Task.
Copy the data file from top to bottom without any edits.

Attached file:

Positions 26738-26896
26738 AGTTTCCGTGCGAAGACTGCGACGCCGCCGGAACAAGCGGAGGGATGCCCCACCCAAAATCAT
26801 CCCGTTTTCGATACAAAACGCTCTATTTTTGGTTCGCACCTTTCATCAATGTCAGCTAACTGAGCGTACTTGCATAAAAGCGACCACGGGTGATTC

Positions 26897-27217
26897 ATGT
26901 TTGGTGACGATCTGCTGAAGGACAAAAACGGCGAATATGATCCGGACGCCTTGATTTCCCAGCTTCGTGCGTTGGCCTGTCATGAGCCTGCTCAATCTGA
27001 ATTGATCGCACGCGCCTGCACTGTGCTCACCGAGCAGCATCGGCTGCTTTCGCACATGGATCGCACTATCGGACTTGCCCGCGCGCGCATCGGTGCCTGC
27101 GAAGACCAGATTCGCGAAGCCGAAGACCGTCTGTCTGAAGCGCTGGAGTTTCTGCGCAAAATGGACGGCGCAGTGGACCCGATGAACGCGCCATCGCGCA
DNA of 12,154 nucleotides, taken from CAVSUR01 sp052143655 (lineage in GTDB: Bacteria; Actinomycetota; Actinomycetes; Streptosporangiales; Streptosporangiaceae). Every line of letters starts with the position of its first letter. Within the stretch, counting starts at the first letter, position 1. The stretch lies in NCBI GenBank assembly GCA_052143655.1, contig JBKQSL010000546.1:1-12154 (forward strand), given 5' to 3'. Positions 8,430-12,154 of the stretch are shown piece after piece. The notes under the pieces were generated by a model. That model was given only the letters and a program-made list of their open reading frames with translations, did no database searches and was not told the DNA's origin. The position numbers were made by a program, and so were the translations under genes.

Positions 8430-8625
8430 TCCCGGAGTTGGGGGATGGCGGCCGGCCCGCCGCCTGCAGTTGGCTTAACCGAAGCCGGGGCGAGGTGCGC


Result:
Positions 26738-26896
26738 AGTTTCCGTGCGAAGACTGCGACGCCGCCGGAACAAGCGGAGGGATGCCCCACCCAAAATCAT
26801 CCCGTTTTCGATACAAAACGCTCTATTTTTGGTTCGCACCTTTCATCAATGTCAGCTAACTGAGCGTACTTGCATAAAAGCGACCACGGGTGATTC

Positions 26897-27217
26897 ATGT
26901 TTGGTGACGATCTGCTGAAGGACAAAAACGGCGAATATGATCCGGACGCCTTGATTTCCCAGCTTCGTGCGTTGGCCTGTCATGAGCCTGCTCAATCTGA
27001 ATTGATCGCACGCGCCTGCACTGTGCTCACCGAGCAGCATCGGCTGCTTTCGCACATGGATCGCACTATCGGACTTGCCCGCGCGCGCATCGGTGCCTGC
27101 GAAGACCAGATTCGCGAAGCCGAAGACCGTCTGTCTGAAGCGCTGGAGTTTCTGCGCAAAATGGACGGCGCAGTGGACCCGATGAACGCGCCATCGCGCA
DNA of 12,154 nucleotides, taken from CAVSUR01 sp052143655 (lineage in GTDB: Bacteria; Actinomycetota; Actinomycetes; Streptosporangiales; Streptosporangiaceae). Every line of letters starts with the position of its first letter. Within the stretch, counting starts at the first letter, position 1. The stretch lies in NCBI GenBank assembly GCA_052143655.1, contig JBKQSL010000546.1:1-12154 (forward strand), given 5' to 3'. Positions 8,430-12,154 of the stretch are shown piece after piece. The notes under the pieces were generated by a model. That model was given only the letters and a program-made list of their open reading frames with translations, did no database searches and was not told the DNA's origin. The position numbers were made by a program, and so were the translations under genes.

Positions 8430-8625
8430 TCCCGGAGTTGGGGGATGGCGGCCGGCCCGCCGCCTGCAGTTGGCTTAACCGAAGCCGGGGCGAGGTGCGC